malec, dr. henry joseph
u.s. serviceperson, guard
international tribunal at nuremberg, germany
Henry Joseph Malec was born on April 4, 1926, during the depression days, in Detroit, Michigan. As soon as he turned 16-years-old, he quit school and went to work, first for Mrs. Wagner’s Bakery, rising to head baker as the men were getting drafted; and then at the Chrysler DeSoto Plant, building parts for the B-26 bomber and doing the foreman’s job as the men were getting drafted once again.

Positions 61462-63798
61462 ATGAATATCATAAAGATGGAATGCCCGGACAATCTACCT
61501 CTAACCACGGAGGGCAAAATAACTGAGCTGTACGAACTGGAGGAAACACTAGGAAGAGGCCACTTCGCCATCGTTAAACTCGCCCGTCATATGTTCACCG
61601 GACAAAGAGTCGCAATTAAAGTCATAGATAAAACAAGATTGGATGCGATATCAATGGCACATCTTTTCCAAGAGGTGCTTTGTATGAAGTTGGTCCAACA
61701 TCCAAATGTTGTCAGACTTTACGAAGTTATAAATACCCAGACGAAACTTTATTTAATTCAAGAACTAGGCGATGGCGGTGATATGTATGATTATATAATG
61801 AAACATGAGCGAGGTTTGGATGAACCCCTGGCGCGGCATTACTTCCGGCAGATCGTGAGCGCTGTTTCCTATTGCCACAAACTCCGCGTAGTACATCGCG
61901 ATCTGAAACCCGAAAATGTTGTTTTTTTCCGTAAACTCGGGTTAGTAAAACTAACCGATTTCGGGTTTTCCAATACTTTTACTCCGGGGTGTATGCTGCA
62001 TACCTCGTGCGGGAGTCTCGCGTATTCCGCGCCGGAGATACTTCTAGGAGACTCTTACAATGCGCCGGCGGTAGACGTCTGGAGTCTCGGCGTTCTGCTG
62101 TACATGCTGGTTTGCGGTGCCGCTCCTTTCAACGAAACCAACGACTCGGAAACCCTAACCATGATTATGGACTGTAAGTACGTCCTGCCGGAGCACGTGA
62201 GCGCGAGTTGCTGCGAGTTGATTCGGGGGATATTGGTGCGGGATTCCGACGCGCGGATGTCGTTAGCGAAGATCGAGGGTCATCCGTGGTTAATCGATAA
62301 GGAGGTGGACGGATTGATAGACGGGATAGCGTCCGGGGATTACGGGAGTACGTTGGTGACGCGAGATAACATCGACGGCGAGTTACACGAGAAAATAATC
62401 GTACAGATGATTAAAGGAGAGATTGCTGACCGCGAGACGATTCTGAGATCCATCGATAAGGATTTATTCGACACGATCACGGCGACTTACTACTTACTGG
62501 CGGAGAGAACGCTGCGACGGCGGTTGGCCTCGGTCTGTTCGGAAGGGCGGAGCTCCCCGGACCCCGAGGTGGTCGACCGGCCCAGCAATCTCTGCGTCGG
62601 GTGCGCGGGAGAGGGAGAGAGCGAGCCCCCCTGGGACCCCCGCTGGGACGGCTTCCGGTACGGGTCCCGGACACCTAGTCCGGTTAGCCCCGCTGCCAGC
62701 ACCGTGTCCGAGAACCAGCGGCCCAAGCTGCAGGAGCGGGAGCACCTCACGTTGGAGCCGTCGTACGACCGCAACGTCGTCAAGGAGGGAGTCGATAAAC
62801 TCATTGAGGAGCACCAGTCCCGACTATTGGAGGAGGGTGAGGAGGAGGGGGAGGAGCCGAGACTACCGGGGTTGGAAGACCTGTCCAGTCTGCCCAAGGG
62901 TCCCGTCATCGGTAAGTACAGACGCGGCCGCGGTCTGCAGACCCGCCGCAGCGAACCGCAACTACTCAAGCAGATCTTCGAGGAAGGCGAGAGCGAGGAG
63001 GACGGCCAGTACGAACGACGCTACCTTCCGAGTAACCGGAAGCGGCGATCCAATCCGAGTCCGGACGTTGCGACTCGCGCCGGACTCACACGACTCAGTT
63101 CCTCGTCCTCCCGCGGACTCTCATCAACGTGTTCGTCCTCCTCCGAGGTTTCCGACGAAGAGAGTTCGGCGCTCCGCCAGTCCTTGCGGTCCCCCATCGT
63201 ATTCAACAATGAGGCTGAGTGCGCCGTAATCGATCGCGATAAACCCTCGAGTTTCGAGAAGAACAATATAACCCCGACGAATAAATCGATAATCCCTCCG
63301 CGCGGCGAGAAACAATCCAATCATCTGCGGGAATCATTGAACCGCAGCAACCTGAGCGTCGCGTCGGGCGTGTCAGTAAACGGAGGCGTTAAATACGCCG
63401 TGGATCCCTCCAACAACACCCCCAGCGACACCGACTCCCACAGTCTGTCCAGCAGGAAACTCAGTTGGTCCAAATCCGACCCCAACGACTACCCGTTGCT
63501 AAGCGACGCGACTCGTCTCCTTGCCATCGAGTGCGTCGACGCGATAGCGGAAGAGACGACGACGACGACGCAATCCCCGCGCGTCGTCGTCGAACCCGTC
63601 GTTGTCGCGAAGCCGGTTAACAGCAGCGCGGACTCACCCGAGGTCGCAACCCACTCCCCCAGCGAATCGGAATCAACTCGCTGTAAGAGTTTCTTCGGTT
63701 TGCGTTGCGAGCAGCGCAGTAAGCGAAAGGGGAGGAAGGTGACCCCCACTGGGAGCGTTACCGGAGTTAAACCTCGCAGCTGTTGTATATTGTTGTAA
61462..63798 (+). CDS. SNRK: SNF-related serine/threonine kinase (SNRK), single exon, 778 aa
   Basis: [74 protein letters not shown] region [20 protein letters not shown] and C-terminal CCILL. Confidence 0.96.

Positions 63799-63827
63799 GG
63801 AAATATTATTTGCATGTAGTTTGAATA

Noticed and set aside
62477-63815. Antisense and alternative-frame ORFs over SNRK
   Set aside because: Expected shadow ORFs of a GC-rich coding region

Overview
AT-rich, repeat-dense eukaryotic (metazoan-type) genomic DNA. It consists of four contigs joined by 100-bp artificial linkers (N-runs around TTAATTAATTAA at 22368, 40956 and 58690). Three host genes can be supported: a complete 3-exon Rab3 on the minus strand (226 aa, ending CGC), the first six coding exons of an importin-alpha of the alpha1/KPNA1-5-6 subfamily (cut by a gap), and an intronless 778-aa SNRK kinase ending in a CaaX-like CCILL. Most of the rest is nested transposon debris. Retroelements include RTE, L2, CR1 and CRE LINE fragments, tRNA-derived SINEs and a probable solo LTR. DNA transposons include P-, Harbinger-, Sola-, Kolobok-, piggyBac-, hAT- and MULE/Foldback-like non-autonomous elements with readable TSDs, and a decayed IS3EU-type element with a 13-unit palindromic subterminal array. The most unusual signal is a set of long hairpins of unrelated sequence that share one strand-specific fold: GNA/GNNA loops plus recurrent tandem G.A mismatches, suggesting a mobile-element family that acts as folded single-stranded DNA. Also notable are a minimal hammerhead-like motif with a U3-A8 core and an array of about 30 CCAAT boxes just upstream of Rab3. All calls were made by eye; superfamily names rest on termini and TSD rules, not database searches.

Then he was drafted, rushed through training at Camp Robinson in Little Rock, Arkansas, and shipped out to Europe, zigzagging the Atlantic Ocean to avoid German submarines and landing in Liverpool, England. There the soldiers were placed in small boats, arriving in Cherbourg, France, transferring to trucks, then boxcars, and open trucks to the war zone, where he immediately was greeted with the sight of truckloads of frozen corpses – “18-year-old kids like me” and five burning American tanks. Dr. Malec shares many vivid stories from the trenches in early 1945, leading up to his being hit by shrapnel in his left leg, behind his thigh, slowed down by K-ration bars inside his pants to keep warm. He was evacuated to the 100th General Hospital in France, where he was treated and added many “funny stories” to his repertoire. Although his leg and back still hurt, he was sent back to join the 90th Infantry Division, to find that only one other person from his company had not been killed or wounded.